Abram was 75 when the journey began (Genesis 12:4). At 86, Hagar bore him Ishmael. It was common in those days for a proxy to support child-bearing in support of the larger family. Sarai did what the locals would do and Abram agreed with the plan. Together, they pitch in to “help God” with his plan to create a nation through Abram. They are doing what seems right to man, but this is not God’s plan. The story quickly gets ugly as Hagar despises Sarai and likewise Sarai is angry about the whole affair. But God comforts Hagar and promises Ishmael will become the father of many.
The story picks up 13 years later…13 years! It’s hard to imagine the interaction within this family for so much time, but here we see more than a decade passes. Now, at 99, God has a chat with Abram,
I am God Almighty; walk before me faithfully and be blameless. Then I will make my covenant between me and you and will greatly increase your numbers…your name will be Abraham, for I have made you a father of many nations.
As for Sarai your wife, you are no longer to call her Sarai; her name will be Sarah. Genesis 17:1-5, 15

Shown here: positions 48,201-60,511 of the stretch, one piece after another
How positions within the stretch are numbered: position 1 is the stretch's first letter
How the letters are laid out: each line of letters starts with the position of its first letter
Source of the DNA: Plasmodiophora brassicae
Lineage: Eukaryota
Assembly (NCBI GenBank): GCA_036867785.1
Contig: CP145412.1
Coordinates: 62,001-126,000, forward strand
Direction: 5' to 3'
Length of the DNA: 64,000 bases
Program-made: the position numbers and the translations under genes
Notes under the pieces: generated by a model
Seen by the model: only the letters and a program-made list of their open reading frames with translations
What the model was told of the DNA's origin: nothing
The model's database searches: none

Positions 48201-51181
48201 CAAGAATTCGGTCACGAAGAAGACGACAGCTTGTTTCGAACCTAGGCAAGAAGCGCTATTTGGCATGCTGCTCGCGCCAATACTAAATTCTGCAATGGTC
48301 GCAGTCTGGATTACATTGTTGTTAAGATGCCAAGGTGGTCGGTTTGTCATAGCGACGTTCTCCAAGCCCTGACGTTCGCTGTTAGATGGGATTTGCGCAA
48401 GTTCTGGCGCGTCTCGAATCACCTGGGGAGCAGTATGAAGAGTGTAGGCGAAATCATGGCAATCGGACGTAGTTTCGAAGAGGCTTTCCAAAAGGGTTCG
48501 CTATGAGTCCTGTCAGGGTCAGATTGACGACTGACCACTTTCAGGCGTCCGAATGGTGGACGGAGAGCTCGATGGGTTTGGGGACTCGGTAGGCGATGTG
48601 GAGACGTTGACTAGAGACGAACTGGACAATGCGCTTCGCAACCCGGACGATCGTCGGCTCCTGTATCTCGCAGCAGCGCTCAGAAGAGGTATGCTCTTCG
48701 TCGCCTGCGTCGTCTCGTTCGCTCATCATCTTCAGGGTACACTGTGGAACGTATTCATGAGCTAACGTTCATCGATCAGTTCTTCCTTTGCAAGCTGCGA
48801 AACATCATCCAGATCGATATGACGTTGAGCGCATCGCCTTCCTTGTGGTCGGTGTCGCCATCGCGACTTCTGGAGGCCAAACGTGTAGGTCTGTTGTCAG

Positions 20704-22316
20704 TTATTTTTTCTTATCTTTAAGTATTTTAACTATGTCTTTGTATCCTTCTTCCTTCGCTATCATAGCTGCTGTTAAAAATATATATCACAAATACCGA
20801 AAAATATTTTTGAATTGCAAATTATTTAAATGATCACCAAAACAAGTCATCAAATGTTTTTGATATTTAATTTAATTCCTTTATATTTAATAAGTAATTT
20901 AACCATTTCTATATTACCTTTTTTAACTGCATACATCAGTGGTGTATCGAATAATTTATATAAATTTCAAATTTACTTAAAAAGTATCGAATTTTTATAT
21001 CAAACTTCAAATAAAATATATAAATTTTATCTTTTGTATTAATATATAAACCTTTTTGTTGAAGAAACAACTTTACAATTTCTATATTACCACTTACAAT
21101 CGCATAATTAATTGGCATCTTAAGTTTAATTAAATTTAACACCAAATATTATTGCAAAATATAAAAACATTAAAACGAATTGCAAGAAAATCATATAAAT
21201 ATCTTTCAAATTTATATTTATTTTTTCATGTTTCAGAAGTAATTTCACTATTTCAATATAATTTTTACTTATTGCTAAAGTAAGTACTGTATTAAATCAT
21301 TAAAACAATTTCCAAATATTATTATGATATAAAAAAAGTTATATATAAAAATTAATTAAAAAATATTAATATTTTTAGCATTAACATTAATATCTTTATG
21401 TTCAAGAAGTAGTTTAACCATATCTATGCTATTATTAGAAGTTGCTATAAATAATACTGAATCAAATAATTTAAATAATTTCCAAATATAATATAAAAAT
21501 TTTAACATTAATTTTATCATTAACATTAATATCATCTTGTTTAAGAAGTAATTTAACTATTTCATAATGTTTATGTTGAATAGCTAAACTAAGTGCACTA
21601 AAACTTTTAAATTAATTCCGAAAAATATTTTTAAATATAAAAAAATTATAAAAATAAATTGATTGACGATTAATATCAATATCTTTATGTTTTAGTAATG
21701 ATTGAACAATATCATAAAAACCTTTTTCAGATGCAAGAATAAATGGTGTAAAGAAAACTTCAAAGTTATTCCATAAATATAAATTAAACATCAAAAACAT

Now Lord? Abraham laughs to himself and says, really Lord? The Lord hears his laughter, the question in his heart and continues to explain he will have a son with Sarah and his name will be Issac.
Three visitors meet Abraham near the great trees of Mamre: The Lord and two others (18:1). This time Sarah is the one who laughs to herself and is called out by one of the visitors.
Abraham bargains with God for the lives of the few good people in Sodom: 50, 45, 40, 30, 20 and finally 10. If there are 10 righteous people found, he would not destroy Sodom and Gomorrah.
In Galatians, Paul provides this contrast: “His son by the slave woman was born according to the flesh, but his son by the free woman was born as the result of a divine promise” (Galatians 4:23). In this sermon, Paul teaches us that we are born of freedom, not of slavery, “we are not children of the slave woman, but of the free woman.”
Reading the reference in Galatians alongside Genesis helps to understand the sermon; those who originally heard this lesson probably knew the story of Ishmael and Issac well. For us, we simply need to read by the Old and New Testament stories to gain an appreciation for what God is telling us in the Bible.
Obedience. This is all about being obedient to God, hearing his promise and living out the plan he has for our lives. It might make us laugh at times, but God hears the laughter and is not moved. Lord help me to see your plans clearly and keep me from pushing my agenda ahead of yours!